Resolving human-tiger conflict
Although fewer than 400 adult Siberian or Amur tigers remain in the wild, they occasionally come into contact with humans - wandering into villages in the forests of Russia.
Amur tigers will occasionally kill livestock or pets. The World Conservation Society (WCS) and a government response team have been working together to resolve "human-tiger conflict" – to protect both people and tigers.
Before the team was established in 1999, "the main intervention was a bullet," says Dale Miquelle, director of the WCS Russia Programme. "If people felt any kind of threat at all, the tiger would be killed."
The team assesses the situation and, in some cases, the tigers can be captured, fitted with a radio-collar and re-released. This enables scientists to track and study these incredibly scarce animals.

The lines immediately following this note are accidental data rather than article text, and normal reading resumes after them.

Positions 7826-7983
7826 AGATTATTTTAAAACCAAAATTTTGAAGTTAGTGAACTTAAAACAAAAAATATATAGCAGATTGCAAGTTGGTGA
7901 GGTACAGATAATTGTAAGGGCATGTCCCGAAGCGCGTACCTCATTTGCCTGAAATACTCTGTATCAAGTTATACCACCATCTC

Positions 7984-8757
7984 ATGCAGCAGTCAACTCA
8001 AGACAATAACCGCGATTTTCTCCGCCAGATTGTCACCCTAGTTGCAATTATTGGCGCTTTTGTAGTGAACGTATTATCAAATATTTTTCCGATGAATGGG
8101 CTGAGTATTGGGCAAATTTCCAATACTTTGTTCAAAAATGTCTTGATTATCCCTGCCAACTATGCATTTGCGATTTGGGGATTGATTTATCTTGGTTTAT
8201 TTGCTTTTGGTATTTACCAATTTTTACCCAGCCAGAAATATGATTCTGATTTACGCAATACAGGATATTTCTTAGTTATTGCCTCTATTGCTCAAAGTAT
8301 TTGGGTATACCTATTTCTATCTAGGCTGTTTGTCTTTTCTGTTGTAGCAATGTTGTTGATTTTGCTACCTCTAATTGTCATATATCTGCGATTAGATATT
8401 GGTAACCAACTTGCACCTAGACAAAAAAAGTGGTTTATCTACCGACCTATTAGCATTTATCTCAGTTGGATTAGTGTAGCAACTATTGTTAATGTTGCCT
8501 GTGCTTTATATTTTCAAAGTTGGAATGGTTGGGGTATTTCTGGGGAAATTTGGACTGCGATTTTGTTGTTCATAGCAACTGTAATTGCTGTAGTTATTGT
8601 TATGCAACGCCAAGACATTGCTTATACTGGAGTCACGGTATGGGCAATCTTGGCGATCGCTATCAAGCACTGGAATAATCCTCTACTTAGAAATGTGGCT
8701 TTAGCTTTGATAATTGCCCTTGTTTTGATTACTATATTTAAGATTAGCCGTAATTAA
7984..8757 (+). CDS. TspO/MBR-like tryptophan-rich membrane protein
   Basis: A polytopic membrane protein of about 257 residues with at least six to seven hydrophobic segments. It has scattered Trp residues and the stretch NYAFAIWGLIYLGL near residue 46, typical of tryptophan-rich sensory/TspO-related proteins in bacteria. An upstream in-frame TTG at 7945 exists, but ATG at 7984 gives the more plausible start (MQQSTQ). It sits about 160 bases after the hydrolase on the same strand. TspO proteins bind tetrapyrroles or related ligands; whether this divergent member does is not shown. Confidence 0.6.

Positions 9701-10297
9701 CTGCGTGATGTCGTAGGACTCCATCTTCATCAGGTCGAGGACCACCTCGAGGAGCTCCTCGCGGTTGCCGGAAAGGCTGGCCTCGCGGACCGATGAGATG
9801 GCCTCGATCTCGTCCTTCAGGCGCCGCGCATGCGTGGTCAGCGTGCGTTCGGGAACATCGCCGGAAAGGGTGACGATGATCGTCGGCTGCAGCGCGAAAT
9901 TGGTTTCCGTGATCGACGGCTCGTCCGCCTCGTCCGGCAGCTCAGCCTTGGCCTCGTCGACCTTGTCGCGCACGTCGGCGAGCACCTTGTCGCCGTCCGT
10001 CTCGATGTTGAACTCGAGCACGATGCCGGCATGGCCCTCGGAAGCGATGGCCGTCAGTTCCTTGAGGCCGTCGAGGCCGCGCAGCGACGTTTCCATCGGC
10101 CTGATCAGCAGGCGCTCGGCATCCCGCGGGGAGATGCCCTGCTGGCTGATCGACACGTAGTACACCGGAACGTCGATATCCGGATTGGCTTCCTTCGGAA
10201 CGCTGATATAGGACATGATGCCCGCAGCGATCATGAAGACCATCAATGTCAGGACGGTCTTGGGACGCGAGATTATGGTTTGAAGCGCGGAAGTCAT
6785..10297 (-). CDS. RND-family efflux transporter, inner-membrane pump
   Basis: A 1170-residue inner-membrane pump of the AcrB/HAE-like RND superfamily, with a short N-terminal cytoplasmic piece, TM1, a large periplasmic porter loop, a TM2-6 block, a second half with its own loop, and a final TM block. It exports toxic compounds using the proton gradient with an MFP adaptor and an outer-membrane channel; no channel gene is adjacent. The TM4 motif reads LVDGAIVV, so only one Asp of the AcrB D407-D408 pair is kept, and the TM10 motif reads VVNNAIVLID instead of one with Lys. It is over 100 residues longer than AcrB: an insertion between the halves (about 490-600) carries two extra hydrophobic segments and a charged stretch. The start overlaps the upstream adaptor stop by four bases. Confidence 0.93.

Occasionally a tiger may come into a village seeking food because it is injured and unable to hunt. The team will transport wounded tigers like this one to Utyos Wildlife Rehabilitation Center.
Some injuries mean tigers cannot return to the wild. Voyla, a young male, was shot in the face by poachers. Its lower jaw was shattered and, although vets wired it back together, the animal must remain in captivity.
Rehabilitation can allow tigers to return to the wild. This one was rescued from a poacher’s snare and eventually transported back into the forest for re-release. Here, it appears reluctant to leave the safety of the vehicle…
It eventually leaps into the forest. A recent analysis published in the journal Biological Conservation concluded that the Tiger Response Team's work had reduced the number of Amur tigers that were killed by humans.